Program is excellent – and it’s working!

The program is excellent and it is working! I was thrilled to see that Henry quickly detected that “commanding” was not “coming” in today’s lesson, indicating that he is guessing less and decoding more. I have also observed that Henry is now interested in reading signs (traffic, on buildings, etc.) whereas he used to avoid looking at words altogether. I think we’ve made it over a big hump.

I didn’t notice a big difference when the highlight went off on the story. When Henry reads the story, he reads quite well, and fluidly. Because he is going faster, he reads “place” instead of “palace” (I stop him, correct him, and remind him to decode and look at all of the letters rather than guess) which indicates that he may be guessing more often when he is reading a string of words and perhaps trying to get through it quickly (he knows there is a time limit so he wants to go fast). He pauses for the longest time on words he rarely sees, like “polyfilla” (we call it “spackle” in the states) or even “fond”. The blue highlighted words with explanations are terrific, and I fill in with my own explanations for other words throughout the lesson that he may not know very well (like “fond”).

The spy theme for the prizes is wonderful, and I especially appreciate that you send things that are of good quality. We will actually use and keep them!

I am so grateful for this program!

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Take Phonics Outdoors

alphabet-blocks-198x300While the sun is out and the weather warm (or mostly warm, if you live in Britain like we do!), get into the great outdoors and practice… phonics.

Yes, phonics!

The wonderful blog, Living Montessori Now, has 20 fantastic suggestions for building phonemic awareness away from your desk. See the full article here:

I especially like:

  • making letters out of leaves and twigs
  • water balloons alphabet
  • phonics sound jumping

If you’ve got 3-5 year olds, definitely check it out!

DSCN0462Sarah Forrest is a Reading Specialist for Oxford Learning Solutions, makers of the Easyread System. Easyread uses groundbreaking visual phonics to help struggling learners with reading and spelling. Find out more at



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Now I can read Harry Potter

I really enjoyed Easyread and I think the games were really fun. The best bit was getting the final codeword. It really helped improve my reading and now I can read stuff like Harry Potter and the Deathly Hallows. I can also use my kindle more. It has really helped me at school because I can read.
Thank you for all your help.

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Summer learning fun – The Brothers Grimm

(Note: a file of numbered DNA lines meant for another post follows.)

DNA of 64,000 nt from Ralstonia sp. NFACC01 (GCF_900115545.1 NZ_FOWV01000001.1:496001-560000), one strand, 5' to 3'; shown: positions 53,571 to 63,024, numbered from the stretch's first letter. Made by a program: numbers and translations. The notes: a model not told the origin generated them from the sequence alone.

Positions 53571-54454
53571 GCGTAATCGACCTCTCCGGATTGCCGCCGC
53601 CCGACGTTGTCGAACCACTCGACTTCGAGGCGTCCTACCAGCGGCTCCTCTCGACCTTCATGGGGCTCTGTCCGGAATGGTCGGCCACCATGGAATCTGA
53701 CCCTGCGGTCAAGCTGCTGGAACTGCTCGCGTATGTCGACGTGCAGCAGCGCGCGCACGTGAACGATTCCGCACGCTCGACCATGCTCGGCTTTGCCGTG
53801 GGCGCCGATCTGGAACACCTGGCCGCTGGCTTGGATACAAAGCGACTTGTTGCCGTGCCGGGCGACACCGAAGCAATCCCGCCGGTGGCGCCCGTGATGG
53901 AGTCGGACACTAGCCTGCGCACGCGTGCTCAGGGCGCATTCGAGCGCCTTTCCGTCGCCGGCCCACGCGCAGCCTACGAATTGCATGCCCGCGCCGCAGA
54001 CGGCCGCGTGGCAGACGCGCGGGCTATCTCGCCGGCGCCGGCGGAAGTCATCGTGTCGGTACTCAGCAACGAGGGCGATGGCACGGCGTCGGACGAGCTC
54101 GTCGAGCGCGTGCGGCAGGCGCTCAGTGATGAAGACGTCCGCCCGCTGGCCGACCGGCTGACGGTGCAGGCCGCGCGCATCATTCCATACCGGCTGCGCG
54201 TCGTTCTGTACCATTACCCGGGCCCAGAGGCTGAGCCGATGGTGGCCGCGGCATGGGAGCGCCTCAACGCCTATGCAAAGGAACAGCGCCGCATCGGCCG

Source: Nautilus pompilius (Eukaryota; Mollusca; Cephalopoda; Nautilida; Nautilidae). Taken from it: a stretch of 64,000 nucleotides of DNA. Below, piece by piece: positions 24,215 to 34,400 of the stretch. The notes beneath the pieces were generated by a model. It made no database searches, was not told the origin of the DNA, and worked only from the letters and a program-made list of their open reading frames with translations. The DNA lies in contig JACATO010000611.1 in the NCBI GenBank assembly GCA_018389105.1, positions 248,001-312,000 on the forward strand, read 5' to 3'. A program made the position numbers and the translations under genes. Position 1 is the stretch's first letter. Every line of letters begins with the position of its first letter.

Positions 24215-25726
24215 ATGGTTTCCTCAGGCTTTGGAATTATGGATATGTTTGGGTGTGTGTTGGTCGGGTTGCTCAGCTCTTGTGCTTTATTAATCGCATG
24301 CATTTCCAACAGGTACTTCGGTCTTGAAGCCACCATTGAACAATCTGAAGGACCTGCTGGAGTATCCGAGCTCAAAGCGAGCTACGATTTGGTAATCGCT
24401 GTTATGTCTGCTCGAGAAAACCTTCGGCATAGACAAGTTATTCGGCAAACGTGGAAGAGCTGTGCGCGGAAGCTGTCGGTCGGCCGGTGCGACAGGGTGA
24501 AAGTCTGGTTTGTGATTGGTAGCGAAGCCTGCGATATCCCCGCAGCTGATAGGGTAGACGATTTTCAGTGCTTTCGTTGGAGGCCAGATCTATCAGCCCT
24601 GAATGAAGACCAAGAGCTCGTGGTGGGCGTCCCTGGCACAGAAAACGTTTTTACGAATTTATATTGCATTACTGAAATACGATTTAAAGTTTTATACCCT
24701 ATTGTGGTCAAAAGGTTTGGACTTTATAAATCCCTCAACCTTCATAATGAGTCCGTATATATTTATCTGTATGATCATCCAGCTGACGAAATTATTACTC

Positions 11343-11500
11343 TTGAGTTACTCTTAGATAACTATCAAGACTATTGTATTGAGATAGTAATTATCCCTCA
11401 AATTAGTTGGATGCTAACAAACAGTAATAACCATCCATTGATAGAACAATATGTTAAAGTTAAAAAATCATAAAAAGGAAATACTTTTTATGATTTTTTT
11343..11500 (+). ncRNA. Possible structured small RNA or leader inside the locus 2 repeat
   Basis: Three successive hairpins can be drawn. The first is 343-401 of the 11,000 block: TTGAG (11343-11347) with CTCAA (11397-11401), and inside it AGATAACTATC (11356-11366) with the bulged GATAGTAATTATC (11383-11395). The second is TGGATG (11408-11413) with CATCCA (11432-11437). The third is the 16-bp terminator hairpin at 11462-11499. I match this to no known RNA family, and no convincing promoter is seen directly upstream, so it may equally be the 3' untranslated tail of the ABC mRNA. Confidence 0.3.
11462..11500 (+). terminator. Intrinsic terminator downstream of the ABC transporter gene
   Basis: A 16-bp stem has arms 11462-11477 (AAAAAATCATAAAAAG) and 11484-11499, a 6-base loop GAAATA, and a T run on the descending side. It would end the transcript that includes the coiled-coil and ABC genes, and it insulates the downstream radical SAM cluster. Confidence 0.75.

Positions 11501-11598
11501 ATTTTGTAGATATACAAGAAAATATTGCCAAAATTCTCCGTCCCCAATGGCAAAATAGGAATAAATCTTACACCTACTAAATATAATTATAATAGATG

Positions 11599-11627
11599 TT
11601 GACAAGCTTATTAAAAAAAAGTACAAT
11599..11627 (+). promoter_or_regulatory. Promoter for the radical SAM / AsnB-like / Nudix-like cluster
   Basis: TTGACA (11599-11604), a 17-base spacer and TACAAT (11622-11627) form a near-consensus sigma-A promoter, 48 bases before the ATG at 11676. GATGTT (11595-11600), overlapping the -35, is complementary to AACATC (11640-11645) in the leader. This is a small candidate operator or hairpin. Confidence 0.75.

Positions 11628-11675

496The popular parenting blog,, recently published an article from one very creative mum who has taken educational summer fun to a whole new level! If you are coming to the tail end of your summer and looking for ideas on how to start getting your kids back into the “learning zone”, check it out!

She picks a theme, in this case, The Brothers Grimm fairytales, and incorporates activities that touch upon:

  • reading/literacy
  • drawing/art
  • comprehension
  • mathematics
  • science experiments
  • …and even a little waltzing (check out the article for a super cute pic)

Hope you enjoy it!

DSCN0462Sarah Forrest is a Reading Specialist for Oxford Learning Solutions, publishers of the Easyread System. Easyread is a groundbreaking online program that uses visual phonics to help children with reading difficulties. Appropriate for kids with dyslexia, auditory processing problems, guessing habits, and more.

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Suddenly started reading like crazy!

We’ve actually taken a little break lately from SpellMagic–we’ve been going slower for the past few weeks, because it’s summer and because Quinley suddenly started reading like crazy–reading Magic Treehouse books confidently and very quickly. She’s writing stories of her own and reading everything she can find–she loves Marcia William’s books, if you are familiar with those? And yes, I think her spelling is getting much better–we plan to resume our normal schedule this week.

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Got a prescription for books?

A recent article published by journalist Annie Murphy Paul mentioned a policy statement published by the American Academy of Pediatrics that “prescribed” books for young children.

Reading levels at 3rd grade can be a significant predictor of career of life outcomes, so physicians are paying more attention now to literacy input in the home environment. Programs to get books into toddler’s hands are growing, from reading events at public libraries, to book giveaways, and even handwritten prescriptions for parents to read with their children straight from the doctor’s office!

Read more about the interesting new prescribing trend here:

DSCN0462Sarah Forrest is a Reading Specialist for Oxford Learning Solutions, publishers of the Easyread System. Easyread is an online reading program for children with dyslexia, visual learning styles, general reading difficulties and more.

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